Author + information
- Yuichi J. Shimada,
- Laurie Farrell,
- Robert Gerszten and
- Michael Fifer
Background: It is sometimes challenging to distinguish hypertrophic cardiomyopathy (HCM) from other cardiac conditions such as hypertensive heart disease. The present study utilized metabolite profiling, a novel technology that measures serum concentrations of biochemical substances, to distinguish patients with HCM from others. We hypothesized that at least 1 metabolite has different concentration between HCM and control subjects.
Methods: We performed metabolite profiling in 3 different sets of cohorts. Cohort 1 consisted of patients with HCM who underwent alcohol septal ablation (case) and patients without HCM who underwent catheter-based closure of patent foramen ovale (control). Cohort 2 consisted of patients with HCM (case) who underwent exercise testing (ET) and patients with hypertensive heart disease who had ET (control). Cohort 3 consisted of patients with HCM who underwent ET (case) and normal volunteers who had ET (control). Case and control were matched for age, sex, and body mass index. Metabolite profiling was performed on 210 metabolites using targeted liquid chromatography-mass spectrometry methodology. The median coefficient of variation was < 15%. Student's t-test or the Mann-Whitney-Wilcoxon test was performed to determine the association between the variable and disease status.
Results: For Cohort 1 (42 cases/ 24 controls), 6 metabolites had significantly different concentrations between the 2 groups at an α level of 0.05, including 1 metabolite at an α level of 0.005. Metabolites that differentiated between the 2 groups included cysteamine, niacinamide, and threonine. For Cohort 2 (15 cases/ 15 controls), after adjusting for age, sex, and creatinine, there were 8 metabolites that had significant differences at an α level of 0.05, including 3 metabolites with an α level of 0.01. For Cohort 3 (15 cases/ 15 controls), there were 3 metabolites that had significant differences at an α level of 0.05, including 1 metabolite at an α level of 0.01. α-glycerophosphocholine and histamine had significant differences in both Cohort 2 and Cohort 3.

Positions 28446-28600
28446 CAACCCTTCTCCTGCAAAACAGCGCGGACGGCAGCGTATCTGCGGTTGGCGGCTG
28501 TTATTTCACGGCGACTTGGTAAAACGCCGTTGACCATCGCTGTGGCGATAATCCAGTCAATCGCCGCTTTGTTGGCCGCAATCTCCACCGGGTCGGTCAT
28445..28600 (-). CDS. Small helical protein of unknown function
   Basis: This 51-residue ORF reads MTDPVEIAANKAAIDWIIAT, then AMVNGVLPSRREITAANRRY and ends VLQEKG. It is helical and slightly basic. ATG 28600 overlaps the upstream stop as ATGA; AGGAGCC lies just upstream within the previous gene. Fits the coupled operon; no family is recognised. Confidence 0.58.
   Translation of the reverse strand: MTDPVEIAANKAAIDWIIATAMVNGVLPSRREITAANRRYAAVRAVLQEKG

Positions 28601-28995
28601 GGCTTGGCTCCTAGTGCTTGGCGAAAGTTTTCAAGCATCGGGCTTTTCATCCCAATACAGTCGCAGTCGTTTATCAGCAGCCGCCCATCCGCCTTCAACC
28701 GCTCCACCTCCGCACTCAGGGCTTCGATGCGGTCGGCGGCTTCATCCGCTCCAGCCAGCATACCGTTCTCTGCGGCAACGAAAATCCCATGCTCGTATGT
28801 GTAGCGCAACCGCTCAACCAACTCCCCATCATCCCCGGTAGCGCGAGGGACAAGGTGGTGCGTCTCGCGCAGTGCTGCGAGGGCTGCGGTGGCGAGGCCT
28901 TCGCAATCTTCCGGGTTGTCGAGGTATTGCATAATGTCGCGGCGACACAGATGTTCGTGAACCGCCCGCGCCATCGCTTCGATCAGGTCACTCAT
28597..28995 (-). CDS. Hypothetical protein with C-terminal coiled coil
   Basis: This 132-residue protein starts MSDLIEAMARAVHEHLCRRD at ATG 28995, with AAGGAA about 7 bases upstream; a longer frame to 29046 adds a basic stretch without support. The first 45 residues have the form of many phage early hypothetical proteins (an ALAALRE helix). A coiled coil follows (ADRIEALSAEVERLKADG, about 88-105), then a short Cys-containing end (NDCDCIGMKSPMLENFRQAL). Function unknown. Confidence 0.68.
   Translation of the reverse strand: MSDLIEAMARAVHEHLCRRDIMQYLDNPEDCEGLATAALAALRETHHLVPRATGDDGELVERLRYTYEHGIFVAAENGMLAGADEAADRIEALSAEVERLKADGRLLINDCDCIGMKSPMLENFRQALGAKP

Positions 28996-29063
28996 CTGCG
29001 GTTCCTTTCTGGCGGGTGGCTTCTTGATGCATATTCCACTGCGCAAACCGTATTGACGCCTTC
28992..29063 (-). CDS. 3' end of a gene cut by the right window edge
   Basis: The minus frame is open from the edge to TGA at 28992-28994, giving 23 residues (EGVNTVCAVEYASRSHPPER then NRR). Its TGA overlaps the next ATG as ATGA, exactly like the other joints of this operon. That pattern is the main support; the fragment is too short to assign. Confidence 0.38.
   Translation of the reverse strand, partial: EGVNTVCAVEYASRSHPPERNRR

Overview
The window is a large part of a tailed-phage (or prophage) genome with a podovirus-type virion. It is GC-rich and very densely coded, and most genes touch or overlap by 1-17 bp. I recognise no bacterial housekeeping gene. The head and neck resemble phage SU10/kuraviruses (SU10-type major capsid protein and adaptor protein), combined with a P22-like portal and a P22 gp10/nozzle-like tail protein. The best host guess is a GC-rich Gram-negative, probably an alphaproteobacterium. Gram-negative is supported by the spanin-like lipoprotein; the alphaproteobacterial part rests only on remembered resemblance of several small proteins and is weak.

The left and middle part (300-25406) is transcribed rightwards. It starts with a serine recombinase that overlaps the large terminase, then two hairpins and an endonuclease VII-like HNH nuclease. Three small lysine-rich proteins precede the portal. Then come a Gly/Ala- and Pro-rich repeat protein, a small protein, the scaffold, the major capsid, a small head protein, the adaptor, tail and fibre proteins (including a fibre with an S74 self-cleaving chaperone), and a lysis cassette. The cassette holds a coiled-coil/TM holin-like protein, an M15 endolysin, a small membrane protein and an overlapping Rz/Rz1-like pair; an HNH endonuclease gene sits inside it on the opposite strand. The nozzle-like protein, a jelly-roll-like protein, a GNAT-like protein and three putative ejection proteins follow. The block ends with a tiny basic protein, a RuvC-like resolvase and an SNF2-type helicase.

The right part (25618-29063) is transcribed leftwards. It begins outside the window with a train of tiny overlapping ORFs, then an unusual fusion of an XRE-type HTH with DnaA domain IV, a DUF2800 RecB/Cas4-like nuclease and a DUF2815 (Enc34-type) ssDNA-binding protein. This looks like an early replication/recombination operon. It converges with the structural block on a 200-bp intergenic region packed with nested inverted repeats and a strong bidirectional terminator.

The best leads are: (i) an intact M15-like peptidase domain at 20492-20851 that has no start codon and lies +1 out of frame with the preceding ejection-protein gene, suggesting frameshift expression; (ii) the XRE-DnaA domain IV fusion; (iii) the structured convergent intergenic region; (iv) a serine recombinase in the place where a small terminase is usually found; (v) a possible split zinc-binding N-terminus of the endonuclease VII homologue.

Conclusions: Metabolite profiling may be useful in distinguishing between HCM and other cardiac conditions.
Poster Hall, Hall C
Saturday, March 18, 2017, 9:45 a.m.-10:30 a.m.
Session Title: Advances in HCM, PPCM and Other Cardiomyopathies
Abstract Category: 13. Heart Failure and Cardiomyopathies: Clinical
Presentation Number: 1201-277
- 2017 American College of Cardiology Foundation